advice sought - builder's idea for damp proofing a basement

I've just asked a builder for a quote on damp proofing a basement. The basement is in a house on a hill. One wall has earth behind it, two side walls are shared with next door, and one wall is at garden level with a window and door out.
We want to make the basement habitable and into a kitchen. The builder has suggested aquaseal and dry walling all round on the walls and asphalt on the floor.
How does this sound?
I wanted to get some opinions if anyone is happy to offer them. I wonder about dry walling and aquaseal as he is proposing nailing the membrane on and this will make holes. I wonder about the asphalt floor and why he hasn't suggested a plastic membrane and concrete. I am also concerned that the methods proposed does not seem to be a 'system' ie, a partial 'tanking' of the basement.
The basement does not appear to have a damp problem other than the usual damp air feel of an unused basement but I am concerned over the limits of his proposals.
How long/against what can i expect it to be effective?
tia
Antony
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Antony wrote in message ...

Why not ask your local friendly BCO? They are normally very helpful (not like planners who often hail from other planets) Bob
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On 28 Jun 2004 13:56:45 -0700, snipped-for-privacy@rbi.co.uk (Antony) wrote:

Sir
There are special membranes for this sort of application, they fix between the wall and the wallboard, and allow the water to run down the gap, and be removed from the bottom.
The aquaseal may well work, it depends on how good a job you want .....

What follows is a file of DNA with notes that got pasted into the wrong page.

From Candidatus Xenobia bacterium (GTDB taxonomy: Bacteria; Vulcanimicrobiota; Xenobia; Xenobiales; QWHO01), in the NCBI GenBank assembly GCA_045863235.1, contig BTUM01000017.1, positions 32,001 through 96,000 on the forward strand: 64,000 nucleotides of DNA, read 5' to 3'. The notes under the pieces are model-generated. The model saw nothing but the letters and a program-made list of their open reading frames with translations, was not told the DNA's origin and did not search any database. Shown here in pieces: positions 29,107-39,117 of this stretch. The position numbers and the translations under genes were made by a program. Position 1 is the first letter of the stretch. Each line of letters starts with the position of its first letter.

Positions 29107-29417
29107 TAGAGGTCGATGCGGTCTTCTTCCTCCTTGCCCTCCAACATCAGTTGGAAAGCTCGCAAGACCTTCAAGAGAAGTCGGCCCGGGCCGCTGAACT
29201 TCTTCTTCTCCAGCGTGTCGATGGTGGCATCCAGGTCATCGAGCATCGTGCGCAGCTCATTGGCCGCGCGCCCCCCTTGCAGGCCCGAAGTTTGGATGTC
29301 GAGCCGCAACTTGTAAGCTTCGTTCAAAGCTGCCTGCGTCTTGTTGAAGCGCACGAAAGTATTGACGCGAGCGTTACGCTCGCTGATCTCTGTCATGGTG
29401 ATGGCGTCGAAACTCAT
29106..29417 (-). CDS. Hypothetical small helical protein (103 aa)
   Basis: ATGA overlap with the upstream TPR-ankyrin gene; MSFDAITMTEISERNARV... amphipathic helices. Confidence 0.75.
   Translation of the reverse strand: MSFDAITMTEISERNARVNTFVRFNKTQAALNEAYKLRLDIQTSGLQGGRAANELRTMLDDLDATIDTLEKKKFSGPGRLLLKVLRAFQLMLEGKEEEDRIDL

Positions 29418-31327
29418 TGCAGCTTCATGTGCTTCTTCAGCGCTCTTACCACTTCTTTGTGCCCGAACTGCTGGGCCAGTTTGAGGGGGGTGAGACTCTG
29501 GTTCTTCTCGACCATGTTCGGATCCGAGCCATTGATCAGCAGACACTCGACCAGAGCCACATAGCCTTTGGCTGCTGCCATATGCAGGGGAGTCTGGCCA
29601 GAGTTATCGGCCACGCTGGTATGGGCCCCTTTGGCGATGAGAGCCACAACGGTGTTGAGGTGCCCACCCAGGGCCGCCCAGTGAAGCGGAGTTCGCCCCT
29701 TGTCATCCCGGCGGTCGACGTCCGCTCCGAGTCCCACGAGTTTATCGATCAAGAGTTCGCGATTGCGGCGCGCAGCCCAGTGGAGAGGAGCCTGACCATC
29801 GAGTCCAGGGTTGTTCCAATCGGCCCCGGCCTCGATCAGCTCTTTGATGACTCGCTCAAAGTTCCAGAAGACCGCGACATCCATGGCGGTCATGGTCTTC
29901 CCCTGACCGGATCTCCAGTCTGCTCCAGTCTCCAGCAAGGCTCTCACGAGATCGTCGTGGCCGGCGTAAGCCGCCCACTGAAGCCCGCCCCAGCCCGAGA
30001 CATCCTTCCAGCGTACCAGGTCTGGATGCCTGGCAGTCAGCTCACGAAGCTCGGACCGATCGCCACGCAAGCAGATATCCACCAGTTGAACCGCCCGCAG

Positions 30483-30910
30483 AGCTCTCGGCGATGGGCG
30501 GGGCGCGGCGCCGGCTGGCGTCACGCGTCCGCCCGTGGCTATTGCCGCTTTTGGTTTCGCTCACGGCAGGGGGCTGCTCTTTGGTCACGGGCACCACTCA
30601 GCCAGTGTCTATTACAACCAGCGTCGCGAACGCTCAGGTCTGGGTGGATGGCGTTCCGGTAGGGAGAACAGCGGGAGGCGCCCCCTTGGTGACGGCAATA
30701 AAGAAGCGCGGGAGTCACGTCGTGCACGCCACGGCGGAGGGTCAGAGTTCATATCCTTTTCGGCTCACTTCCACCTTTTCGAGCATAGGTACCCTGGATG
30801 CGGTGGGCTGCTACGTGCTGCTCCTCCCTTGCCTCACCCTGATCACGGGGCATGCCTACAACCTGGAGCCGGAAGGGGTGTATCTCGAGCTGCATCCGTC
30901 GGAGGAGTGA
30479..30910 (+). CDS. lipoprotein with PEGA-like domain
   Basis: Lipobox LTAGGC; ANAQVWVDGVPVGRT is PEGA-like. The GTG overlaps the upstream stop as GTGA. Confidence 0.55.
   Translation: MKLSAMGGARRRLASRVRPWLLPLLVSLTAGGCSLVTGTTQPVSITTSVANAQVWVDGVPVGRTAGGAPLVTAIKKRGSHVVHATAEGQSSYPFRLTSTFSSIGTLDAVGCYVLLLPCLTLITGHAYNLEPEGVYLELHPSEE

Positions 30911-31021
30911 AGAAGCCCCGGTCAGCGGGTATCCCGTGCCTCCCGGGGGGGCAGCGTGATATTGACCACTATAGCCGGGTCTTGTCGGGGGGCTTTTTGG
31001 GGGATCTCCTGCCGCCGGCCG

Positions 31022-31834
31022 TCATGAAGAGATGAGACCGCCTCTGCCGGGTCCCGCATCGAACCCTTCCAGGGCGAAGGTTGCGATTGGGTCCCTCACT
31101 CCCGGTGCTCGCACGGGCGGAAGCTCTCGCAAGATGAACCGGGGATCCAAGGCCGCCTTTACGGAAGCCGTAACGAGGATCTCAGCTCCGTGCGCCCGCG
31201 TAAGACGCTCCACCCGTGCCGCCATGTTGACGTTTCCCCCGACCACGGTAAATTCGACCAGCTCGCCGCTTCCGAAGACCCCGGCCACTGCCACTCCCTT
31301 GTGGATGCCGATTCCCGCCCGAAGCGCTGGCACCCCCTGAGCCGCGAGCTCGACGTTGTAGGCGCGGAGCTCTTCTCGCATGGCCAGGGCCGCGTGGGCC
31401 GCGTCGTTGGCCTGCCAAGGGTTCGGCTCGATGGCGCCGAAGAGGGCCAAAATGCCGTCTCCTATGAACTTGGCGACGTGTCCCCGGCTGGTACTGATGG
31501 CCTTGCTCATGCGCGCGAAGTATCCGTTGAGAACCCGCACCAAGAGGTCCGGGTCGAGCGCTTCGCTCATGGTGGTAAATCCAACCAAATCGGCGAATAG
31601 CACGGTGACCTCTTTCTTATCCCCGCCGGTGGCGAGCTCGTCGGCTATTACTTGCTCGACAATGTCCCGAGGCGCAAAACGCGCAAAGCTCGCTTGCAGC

Rick
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Not a hope. You need a proper system that will isolate the room from the wall touching the wall, draining all water down and out. Not cheap but anything else will decay quite quickly. In this case the Aquaseal will most likely cause the wall to get damper and damper until the dampness either breaks through or begins to destroy the wall itself.
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You may also want to think about insulation, ventilation and condensation. Rooms like this can become cold traps that appear to attract the moisture in the house making it clammy, not to mention condensation too. A bit of ventilation, heat and a dehumidifier may work wonders.

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Asphalt floor waterproof ok. Other treatments depends on how bad the damp e.g. worst case possibility of water accumulating behind wall so that it runs in through cracks, best case - the ground may already be well drained and only need a light treatment inside to keep dry. In the worst case it needs the ultimate solution; tanking - asphalt on wall also, held in place by solid brick/block/concrete inner wall. A middle road is to apply dense cement render+waterproofer roughly cast onto cleaned up walls amd then rendered over as normal. It all depends
cheers
Jacob
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"Harry Ziman" <hziman at clara dot co dot uk> wrote in message

I'm thinking a dehumidifier would be the cheapest option, if thats what youre looking for.
Question for those that may know: must tanking be on the outside of the wall, or is it quite qworkable to waterproof the inside? I'm thinking of wall deterioration and possible freezing while wet.
Regards, NT
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On 29 Jun 2004 10:26:57 -0700, snipped-for-privacy@meeow.co.uk (N. Thornton) wrote:

My reseach suggests that on the outside the water pushes the tanking onto the wall, and on the inside it pushes it off.
Rick
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Yup. Thinking about my prime question, I guess the answer is that if you can tank on the outside you do, but once its built one can only tank the interior, so you do. AFAIK tar is the longest lasting tanking.
Regards, NT
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